|Publication number||US4624739 A|
|Application number||US 06/764,148|
|Publication date||Nov 25, 1986|
|Filing date||Aug 9, 1985|
|Priority date||Aug 9, 1985|
|Also published as||DE3681994D1, EP0212251A2, EP0212251A3, EP0212251B1|
|Publication number||06764148, 764148, US 4624739 A, US 4624739A, US-A-4624739, US4624739 A, US4624739A|
|Inventors||Paul E. Nixon, Murty S. Polavarapu, David Stanasolovich|
|Original Assignee||International Business Machines Corporation|
|Export Citation||BiBTeX, EndNote, RefMan|
|Patent Citations (7), Non-Patent Citations (2), Referenced by (21), Classifications (14), Legal Events (4)|
|External Links: USPTO, USPTO Assignment, Espacenet|
1. Field of the Invention
This invention relates to a process for simultaneously etching holes in both thick and thin portions of a dielectric layer on a semiconductor substrate. More particularly, the process is used to eliminate a mask-and-etch cycle in the manufacturing of integrated circuits.
2. Description of the Related Art
The etching of dielectric layers on a semiconductor substrate is critical to the manufacture of integrated circuits. Repeated masking and etching cycles of the dielectric layers are used to define the minute structural patterns of the integrated circuit devices. Wet etching processes are the conventional etching processes used. These processes etch isotropically. Therefore, significant lateral, as well as vertical, etching occurs during processing. The conventional wet etching of a dielectric layer 12 on a semiconductor substrate 11 is illustrated in FIGS. 1 and 2. The area of dielectric layer 12 to be etched is defined by a window 14 in a conventional photolithographic mask 13. Upon exposure of dielectric layer 12 to wet etching, an area 16 of semiconductor substrate 11 is exposed. Vertical etching is represented by arrow 17 and lateral etching by arrow 18 of FIG. 2. Thus, the size of area 16 is a function of the size of window 14, the amount of vertical etching, and the amount of lateral etching that occurs in dielectric layer 12. Wet etching is required for a long enough time to ensure complete vertical etching 17 of dielectric layer 12, yet the etching time must be minimized to avoid excessive lateral etching 18. Excessive lateral etching results in the increased size of area 16, thereby making maintenance of the dimensional tolerances required more difficult.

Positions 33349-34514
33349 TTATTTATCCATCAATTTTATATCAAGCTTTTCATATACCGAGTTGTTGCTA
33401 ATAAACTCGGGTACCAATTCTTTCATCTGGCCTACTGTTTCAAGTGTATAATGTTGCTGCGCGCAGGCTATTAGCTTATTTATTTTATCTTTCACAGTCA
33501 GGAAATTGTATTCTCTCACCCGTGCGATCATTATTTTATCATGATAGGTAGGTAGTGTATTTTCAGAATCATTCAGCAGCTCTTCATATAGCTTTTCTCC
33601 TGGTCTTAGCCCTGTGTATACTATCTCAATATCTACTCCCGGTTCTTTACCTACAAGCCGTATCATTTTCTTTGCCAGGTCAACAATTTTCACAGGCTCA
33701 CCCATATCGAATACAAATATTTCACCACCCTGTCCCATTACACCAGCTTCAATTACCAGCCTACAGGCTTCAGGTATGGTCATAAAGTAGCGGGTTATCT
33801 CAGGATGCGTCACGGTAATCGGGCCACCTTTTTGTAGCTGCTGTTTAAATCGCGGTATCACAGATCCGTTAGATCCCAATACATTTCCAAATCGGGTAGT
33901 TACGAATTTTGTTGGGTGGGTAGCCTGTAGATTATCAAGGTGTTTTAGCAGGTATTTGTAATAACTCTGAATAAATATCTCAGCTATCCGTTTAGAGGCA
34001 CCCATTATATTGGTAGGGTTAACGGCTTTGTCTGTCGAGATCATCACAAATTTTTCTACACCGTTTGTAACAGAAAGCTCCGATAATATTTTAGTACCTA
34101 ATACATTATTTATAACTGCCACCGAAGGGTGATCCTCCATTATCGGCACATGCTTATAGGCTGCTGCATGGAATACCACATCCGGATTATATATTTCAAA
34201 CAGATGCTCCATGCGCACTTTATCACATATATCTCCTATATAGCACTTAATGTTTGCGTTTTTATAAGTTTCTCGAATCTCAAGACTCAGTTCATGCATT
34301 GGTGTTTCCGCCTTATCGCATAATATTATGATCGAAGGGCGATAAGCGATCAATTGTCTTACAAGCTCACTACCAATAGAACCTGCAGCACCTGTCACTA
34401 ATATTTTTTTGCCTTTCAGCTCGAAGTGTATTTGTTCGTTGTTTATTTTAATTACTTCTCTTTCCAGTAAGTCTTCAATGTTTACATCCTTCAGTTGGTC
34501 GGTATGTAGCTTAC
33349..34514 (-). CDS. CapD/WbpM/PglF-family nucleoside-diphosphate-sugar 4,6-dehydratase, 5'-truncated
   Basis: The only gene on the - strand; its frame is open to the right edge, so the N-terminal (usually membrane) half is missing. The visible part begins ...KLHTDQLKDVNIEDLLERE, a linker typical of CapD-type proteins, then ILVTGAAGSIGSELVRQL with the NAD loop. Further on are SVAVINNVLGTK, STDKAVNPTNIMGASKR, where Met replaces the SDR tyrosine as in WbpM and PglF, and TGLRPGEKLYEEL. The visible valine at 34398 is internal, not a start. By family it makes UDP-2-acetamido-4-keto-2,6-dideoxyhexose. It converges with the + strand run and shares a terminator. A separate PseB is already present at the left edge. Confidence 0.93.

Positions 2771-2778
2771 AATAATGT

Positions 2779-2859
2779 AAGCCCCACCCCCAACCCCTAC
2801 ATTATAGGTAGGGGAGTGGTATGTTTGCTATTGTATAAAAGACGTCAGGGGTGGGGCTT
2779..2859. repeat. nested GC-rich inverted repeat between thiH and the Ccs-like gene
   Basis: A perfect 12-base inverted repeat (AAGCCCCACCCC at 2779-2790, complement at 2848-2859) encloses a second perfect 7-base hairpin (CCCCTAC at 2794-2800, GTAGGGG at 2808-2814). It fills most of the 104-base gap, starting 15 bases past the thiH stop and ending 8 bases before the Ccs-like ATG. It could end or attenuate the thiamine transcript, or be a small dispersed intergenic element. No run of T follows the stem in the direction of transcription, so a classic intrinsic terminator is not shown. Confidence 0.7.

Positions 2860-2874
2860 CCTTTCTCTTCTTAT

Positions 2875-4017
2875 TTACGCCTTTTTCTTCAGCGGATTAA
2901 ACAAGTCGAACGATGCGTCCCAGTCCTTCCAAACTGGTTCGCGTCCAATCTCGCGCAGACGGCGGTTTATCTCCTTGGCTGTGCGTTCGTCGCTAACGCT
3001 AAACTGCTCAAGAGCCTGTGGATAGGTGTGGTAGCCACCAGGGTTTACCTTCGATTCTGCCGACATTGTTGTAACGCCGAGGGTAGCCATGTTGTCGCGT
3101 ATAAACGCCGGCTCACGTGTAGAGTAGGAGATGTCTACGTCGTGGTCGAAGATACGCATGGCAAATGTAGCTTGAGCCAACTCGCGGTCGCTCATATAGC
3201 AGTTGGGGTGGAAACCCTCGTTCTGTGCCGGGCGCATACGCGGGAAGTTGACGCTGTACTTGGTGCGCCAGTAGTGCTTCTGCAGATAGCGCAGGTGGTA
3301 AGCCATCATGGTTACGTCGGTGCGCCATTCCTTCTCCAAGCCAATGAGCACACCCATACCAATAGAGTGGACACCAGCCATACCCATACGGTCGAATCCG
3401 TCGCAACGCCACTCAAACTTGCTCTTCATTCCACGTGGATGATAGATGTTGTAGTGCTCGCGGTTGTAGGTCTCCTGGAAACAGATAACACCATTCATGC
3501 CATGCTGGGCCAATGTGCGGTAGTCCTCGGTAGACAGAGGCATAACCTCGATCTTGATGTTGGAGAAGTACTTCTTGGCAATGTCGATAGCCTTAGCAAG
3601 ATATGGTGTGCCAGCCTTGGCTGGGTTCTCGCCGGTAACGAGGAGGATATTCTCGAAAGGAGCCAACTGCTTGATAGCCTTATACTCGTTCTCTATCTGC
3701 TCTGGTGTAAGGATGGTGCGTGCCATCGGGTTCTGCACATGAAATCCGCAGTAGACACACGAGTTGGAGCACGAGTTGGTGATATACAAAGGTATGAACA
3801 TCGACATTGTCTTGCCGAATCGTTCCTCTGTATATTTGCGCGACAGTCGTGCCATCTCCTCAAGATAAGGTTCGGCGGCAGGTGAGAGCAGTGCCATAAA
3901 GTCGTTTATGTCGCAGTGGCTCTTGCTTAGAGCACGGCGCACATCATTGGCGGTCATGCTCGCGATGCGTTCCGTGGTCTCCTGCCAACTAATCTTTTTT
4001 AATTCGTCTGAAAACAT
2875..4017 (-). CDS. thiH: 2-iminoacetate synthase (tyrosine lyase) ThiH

In reducing the costs of manufacture, it is desirable to maximize the number of holes etched in a dielectric layer in a single mask-and-etch cycle. However, etched holes are often required in portions of a dielectric layer having significantly different thicknesses. The simultaneous wet etching of holes through both thick and thin portions of a dielectric layer can be disastrous. Once the thin portion of the dielectric layer is etched through vertically, no further vertical etching occurs in that portion. However, wet etching must proceed for a significant time to allow for the completion of vertical etching through the thick portion of the dielectric layer. During this extra etching time, the thin portion of the dielectric layer will continue to be etched laterally, thereby increasing the size of the exposed portion of the underlying substrate. If the window in the mask overlying the dielectric layer cannot be made smaller, the excessive lateral etching may make it impossible to meet the required dimensional tolerances. The mask window may already be of the smallest size possible within the limits of existing technology, making the simultaneous etching of both the thick and thin portions of the dielectric layer impractical.
It is therefore desirable to create an etching process capable of eliminating a mask-and-etch cycle in integrated circuit manufacture by simultaneously etching both the thick and thin portions of a dielectric layer on a semiconductor substrate with a minimum of lateral etching.
It is the principal object of this invention to provide an improved process for simultaneously etching both the thick and thin portions of a dielectric layer on a semiconductor substrate while minimizing lateral etching.
This and other objects are accomplished by employing an anisotropic dry etchant. The dielectric layer is masked allowing for windows over both the thick and thin portions of the layer. The dielectric layer is then exposed to the anisotropic dry etchant through the mask windows until the dielectric layer in each window is etched down to the semiconductor substrate. Because no significant lateral etching occurs, dimensional tolerances are easily maintained.
FIG. 1 is a partial cross-sectional view of a semiconductor substrate having a dielectric layer with mask thereon.
FIG. 2 is a partial cross-sectional view of the structure of FIG. 1 after wet etching.